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    Scholar on Daesh Scientist: Info he Presented was Partially Published Before

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    An Iraqi scientist has revealed his role in manufacturing chemical toxins for the Daesh* terror group. In an exclusive interview with The Washington Post on Monday, the scientist - Suleiman al-Afari - said he was offered this job by jihadists following the capture of Mosul in 2014.

     

    Mr al-Afari who was a geologist with Iraq's Ministry of Industry and Minerals accepted the position as the Daesh terror group became the new government there.

    Afari, who's now on death row, detailed the terrorist group's successful attempts to make sulphur mustard as part of an effort to create new weapons and delivery systems to defend Daesh territory.

    Radio Sputnik has discussed this with Ely Karmon, Senior Research Scholar at The International Institute for Counter-Terrorism and Senior Research Fellow at the Institute for Policy and Strategy at The Interdisciplinary Center in Herzliya, Israel.

    Sputnik: How convinced are you by the report and do you think that the scientist's story could be verified?

    Ely Karmon: It's quite an accurate report from the information that we have researched, that personally, I've led during the last years on the CBRN — chemical, biological and radiological attacks in Syria and Iraq. Practically all this information that he presented in the interview is known and it was partially published in the past.

    READ MORE: Daesh Seeks to Take Down Airplanes, Could Use Chemical Weapons — US Congressman

    Sputnik: With the story published by The Washington Post what are the chances that it would serve as another excuse for the United States not to withdraw from the Middle East?

    Ely Karmon: No, I don't think that this will change because there is a political decision by President Trump and we saw that even the advice and even the pressure from his state Defence Minister General Mattis and other very important advisers and officials did not convince the president. And again, this information was known.

    We know that most of the capabilities of ISIS [Daesh] in Iraq and Syria, but many in Iraq have been destroyed by the United States activities as it explains in the article.

    Because in 2015 the first head of the chemical project of ISIS which, by the way, was already one of the leaders of the chemical programme of Saddam Hussein, called Abu Malik or Salih Jasim Muhammed Falah al-Sabawi he was killed in a drone attack because he was considered to be a very dangerous person involved in the development of chemical weapons.

    Less than a year after that another very important leader of the chemical project called Abu Dawud, he was taken a prisoner and during his interrogation, the Americans and the Iraqi forces received a lot of information about laboratories and people involved in the project; mainly in the city of Mosul.

    And for several months the American coalition has targeted specifically these laboratories, part of the University of Mosul and private houses and destroyed systematically this kind of facilities because they were considered to be very dangerous not only for fighting in Iraq and Syria but also as a danger of countries outside the Middle East.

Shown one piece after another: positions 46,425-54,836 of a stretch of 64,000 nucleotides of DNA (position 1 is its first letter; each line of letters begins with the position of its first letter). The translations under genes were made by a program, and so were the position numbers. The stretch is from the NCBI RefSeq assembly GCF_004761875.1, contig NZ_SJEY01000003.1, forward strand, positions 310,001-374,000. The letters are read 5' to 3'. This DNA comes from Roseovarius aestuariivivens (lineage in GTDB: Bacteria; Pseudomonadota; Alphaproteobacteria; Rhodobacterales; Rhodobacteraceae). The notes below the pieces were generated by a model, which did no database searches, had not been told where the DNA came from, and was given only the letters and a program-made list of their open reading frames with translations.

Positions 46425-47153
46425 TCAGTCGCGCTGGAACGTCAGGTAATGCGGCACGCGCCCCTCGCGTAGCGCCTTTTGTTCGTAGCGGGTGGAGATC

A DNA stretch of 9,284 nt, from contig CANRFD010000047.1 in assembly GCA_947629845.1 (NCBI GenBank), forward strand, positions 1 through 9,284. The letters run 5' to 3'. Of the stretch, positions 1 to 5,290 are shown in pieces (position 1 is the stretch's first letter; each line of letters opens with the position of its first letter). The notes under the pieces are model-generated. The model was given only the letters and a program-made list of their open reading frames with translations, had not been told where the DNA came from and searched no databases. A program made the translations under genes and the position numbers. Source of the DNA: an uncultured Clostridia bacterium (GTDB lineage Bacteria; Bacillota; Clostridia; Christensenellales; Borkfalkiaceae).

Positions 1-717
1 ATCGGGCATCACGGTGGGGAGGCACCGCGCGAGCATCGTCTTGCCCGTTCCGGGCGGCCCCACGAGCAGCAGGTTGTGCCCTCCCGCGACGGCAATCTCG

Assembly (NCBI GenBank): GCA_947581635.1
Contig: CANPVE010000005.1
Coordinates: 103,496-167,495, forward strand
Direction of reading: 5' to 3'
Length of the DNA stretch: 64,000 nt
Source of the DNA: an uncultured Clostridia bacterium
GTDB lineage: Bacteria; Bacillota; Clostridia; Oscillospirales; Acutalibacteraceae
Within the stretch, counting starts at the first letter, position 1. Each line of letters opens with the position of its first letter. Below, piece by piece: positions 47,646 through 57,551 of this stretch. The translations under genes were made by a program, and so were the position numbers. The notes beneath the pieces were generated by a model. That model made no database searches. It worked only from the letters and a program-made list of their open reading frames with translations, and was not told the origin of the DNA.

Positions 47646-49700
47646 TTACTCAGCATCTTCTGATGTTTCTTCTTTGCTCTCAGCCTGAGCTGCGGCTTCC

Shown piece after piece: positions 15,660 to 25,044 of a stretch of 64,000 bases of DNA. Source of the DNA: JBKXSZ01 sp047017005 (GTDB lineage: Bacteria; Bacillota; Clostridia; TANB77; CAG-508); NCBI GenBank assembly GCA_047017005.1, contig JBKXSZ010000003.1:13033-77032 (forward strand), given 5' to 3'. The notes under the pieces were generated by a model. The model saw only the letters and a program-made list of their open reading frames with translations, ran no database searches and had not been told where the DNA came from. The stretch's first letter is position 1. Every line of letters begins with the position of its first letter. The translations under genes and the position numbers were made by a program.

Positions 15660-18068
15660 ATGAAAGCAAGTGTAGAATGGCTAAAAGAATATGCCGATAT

READ MORE: Four Americans KILLED in Syria From Daesh Attack

    Sputnik: According to recent estimates the Islamic State [Daesh] has 30,000 fighters in Iraq and Syria is it possible that the group will make a comeback?

    Ely Karmon: They have decided on a two-stage strategy already before the liberation of Mosul in 2017. First of all by going in clandestine activity, insurgency inside Iraq, mainly Iraq because the leadership and many of the activists are of Iraqi origin and they have their support of some of the tribes, some part of the Sunni population.

    The second level of activity or decision was to relocate and most of the relocation happened already into Afghanistan. We see what's happened in Afghanistan because besides the Taliban there's a lot of activity of ISIS fighters. And partially in Libya, because Libya is still a very unstable and uncontrolled territory.

    We see even in Syria there's a small pocket in eastern Syria where the American forces together with Kurdish forces, the SDF, and some of the Arab tribes are fighting still ISIS. But also the Syrian army is fighting from Palmyra versus the Iraqi border. So there are some several thousand combatants but they're in defensive position, and clearly, the question is if the Americans will leave who will fight them?

    Turkey has promised to fight ISIS but from history, we know that from the past few years Turkey has cooperated in a way with ISIS. The main interest of Turkey is not ISIS but the Kurdish autonomy or independence in northern Syria.


    Sepatately, Professor Clive Williams MG, Centre for Military & Security Law from the Australian National University has also discussed the issue with Sputnik. "The consensus among arms control experts is that what Suleiman al-Afari says is highly credible. Given the circumstances under which he cooperated with Islamic State [Daesh*], and his subsequent assistance to the US and Kurds, it would seem inappropriate to execute him. It would also send the wrong message to others who might be prepared to cooperate with the US-led coalition in the future."

    Views and opinions, expressed in the article are those of Ely Karmon and do not necessarily reflect those of Sputnik

    * Daesh (ISIL/ISIS/IS/Islamic State) is a terrorist organisation banned in Russia

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    terrorists, chemical weapons, Daesh, Iraq, Mosul
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